Question of the Week

September 24, 2009


When people think of needing a quick energy boost, they often think of caffeine.

"Caffeine is a drug that is naturally produced in the leaves and seeds of many plants. It's also produced artificially and added to certain foods. Caffeine is defined as a drug because it stimulates the central nervous system, causing increased alertness. Caffeine gives most people a temporary energy boost and elevates mood. Caffeine is in tea, coffee, chocolate, many soft drinks, and pain relievers and other over-the-counter medications. In its natural form, caffeine tastes very bitter. But most caffeinated drinks have gone through enough processing to camouflage the bitter taste. Teens usually get most of their caffeine from soft drinks and energy drinks. (In addition to caffeine, these also can have added sugar and artificial flavors.) Caffeine is not stored in the body, but you may feel its effects for up to 6 hours."

Caffeine, in moderation, is harmless for most people. Unfortunately, it is often difficult for people to know how much caffeine they are getting in the foods and drinks they consume, and it is important for people to take into consideration the additional calories (often empty calories) that they are getting with the caffeine in these foods and drinks.

"Energy drinks and nutrition bars often make big promises. Some say they'll increase energy and alertness, others offer extra nutrition, and some even claim to boost your athletic performance or powers of concentration. But once you cut through the hype and look past the flashy packaging on energy products, chances are what you're mostly getting is a stiff dose of sugar and caffeine. So should you eat or drink these products? As with everything, they're OK in moderation. The occasional energy drink is fine and a protein bar in the morning is a better choice than not getting any breakfast at all. But people like Javier — who usually has about three or four energy drinks and a couple of protein bars every day — are overdoing it."

Some energy products advertise that they have caffeine and and the carbohydrates your body needs for energy.

"Carbohydrates are one of the main types of food. Your liver breaks down carbohydrates into glucose (blood sugar). Your body uses this sugar for energy for your cells, tissues and organs. Carbohydrates are called simple or complex, depending on how fast your body digests and absorbs the sugar. You get simple carbohydrates from fruits, milk products and table sugar. Complex carbohydrates include whole grain breads and cereals, starchy vegetables and legumes. Complex carbohydrates and some simple carbohydrates provide vitamins, minerals and fiber. Products made with refined sugar provide little nutrition. It is wise to limit these products."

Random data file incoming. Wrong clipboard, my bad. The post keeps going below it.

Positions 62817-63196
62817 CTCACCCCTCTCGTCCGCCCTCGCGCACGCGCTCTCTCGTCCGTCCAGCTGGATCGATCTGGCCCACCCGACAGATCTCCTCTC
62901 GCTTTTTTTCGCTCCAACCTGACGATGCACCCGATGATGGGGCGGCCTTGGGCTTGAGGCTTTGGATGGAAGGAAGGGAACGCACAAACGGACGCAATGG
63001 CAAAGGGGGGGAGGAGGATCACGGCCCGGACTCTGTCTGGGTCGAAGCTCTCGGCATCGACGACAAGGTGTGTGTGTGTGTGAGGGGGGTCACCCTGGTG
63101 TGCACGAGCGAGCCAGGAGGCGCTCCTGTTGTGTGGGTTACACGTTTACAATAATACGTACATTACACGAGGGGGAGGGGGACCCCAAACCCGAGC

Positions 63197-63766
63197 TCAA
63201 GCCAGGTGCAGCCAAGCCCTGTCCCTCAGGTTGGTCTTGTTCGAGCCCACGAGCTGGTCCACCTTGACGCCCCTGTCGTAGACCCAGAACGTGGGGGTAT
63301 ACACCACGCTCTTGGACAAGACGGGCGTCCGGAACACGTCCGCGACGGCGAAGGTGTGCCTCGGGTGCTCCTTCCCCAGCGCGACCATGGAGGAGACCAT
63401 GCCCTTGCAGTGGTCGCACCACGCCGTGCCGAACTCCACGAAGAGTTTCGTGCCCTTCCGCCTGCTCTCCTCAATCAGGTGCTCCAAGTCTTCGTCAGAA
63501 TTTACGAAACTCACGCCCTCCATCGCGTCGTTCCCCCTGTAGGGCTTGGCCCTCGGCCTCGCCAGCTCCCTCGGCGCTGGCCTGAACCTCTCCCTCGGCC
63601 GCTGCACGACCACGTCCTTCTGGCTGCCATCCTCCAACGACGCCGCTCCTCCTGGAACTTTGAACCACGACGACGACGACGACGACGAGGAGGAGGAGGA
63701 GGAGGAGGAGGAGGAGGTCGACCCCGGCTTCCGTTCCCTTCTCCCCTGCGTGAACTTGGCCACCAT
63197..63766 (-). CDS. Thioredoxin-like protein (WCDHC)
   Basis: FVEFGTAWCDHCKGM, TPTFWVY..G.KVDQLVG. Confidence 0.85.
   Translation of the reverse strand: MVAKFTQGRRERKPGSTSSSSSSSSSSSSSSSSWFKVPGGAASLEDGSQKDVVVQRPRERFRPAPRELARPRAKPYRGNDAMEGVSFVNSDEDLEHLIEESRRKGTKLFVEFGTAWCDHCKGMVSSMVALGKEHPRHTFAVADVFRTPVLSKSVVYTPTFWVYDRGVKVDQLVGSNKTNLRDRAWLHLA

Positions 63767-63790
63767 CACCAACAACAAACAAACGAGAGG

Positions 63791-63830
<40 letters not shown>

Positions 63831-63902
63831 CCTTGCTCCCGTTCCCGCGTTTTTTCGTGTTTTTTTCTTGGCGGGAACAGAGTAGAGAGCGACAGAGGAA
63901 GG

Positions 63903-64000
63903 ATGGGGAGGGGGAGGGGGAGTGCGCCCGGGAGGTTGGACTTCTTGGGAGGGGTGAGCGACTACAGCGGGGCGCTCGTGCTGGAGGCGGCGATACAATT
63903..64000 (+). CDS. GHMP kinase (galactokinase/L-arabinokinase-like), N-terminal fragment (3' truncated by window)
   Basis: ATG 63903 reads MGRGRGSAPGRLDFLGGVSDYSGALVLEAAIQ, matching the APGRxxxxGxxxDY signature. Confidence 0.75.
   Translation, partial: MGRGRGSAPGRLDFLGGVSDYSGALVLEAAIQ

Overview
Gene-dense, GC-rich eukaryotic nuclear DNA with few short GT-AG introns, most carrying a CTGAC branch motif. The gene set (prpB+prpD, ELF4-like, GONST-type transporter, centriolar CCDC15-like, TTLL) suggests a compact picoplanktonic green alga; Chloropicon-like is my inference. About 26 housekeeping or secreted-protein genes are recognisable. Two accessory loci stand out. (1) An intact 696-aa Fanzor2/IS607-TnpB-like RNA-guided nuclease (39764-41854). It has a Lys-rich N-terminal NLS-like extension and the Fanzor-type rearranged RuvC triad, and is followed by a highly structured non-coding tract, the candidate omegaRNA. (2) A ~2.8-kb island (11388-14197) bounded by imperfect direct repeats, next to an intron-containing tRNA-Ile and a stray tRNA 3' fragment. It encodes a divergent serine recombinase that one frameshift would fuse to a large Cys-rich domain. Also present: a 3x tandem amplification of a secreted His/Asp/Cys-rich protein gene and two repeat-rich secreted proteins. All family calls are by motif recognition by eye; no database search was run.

We all want an extra energy boost from time to time, but finding the best way to get it isn't always easy.

"[A] sugar boost will just leave you lagging again in an hour. For a nearly instant energy boost that lasts, eat a healthy snack containing protein and a complex carbohydrate, says Christine Gerbstadt, MD, MPH, RD, a spokesperson for the American Dietetic Association and a weight control researcher at Drexel University in Philadelphia. One place to find complex carbs is in whole grain bread products. 'Try a whole grain cracker with low-fat cheese,' Gerbstadt says. 'Or a peanut butter sandwich on whole wheat bread.' The secret? 'That combination of protein and a complex carbohydrate (digested more slowly than simple carbs) increases your blood glucose in a sustained way,' she says."

When you go shopping, look for other snacks to keep on hand around the house, at school, or at work.

"Try looking at the Glycemic index of foods - this is a measure of how much and how fast a food will cause your blood sugar to rise. Although this is very dependent on the individual, there are tables available from many sources that provide a rough idea. Simple sugars such as candy cause a very rapid increase, but some starchy foods can also cause a very large but slower increase. ... Go easy on high sugar or high glycemic index foods to avoid a "sugar crash" that can occur when your blood sugar rapidly rises and then falls again."

Questions of the Week:
What foods or drinks do you turn to when you are looking for an energy boost? During your week, when might some food or drink choices be better than others (before or after exercise, if you need to miss a meal, in the morning or the evening, etc.)? What are foods or drinks that you like that will also be good choices? What foods and drinks should you only consume in moderation?

Please email me with any ideas or suggestions.
Note: Due to increasing amounts of SPAM sent to this account, please include "QOW" in the subject line when sending me email.
Note: While I have written about foods and natural methods for a quick energy boost, there are alternative health methods employed by others. Namely the use of supplements known as eugeroics: wakefulness stimulating agents. The way that these work is that they combat the sleepy feelings that often kick in around noon time on a long workday. Adrafinil capsules are the most common due to their legality in the continental United States and relatively safe risk profile compared to other stimulants. That all being said, we at AE don't recommend you try any supplement or health advice before consulting with a medical professional.

I look forward to reading what you have to say.

[email protected]
Health Community Coordinator
Access Excellence @ the National Health Museum

Request Question of the Week by email 
QoW Archives: 9/2002 - 8/2003 9/2003 - 8/2004 9/2004 - 8/2005 9/2005 - 8/2006 9/2006 - present

Custom Search on the AE Site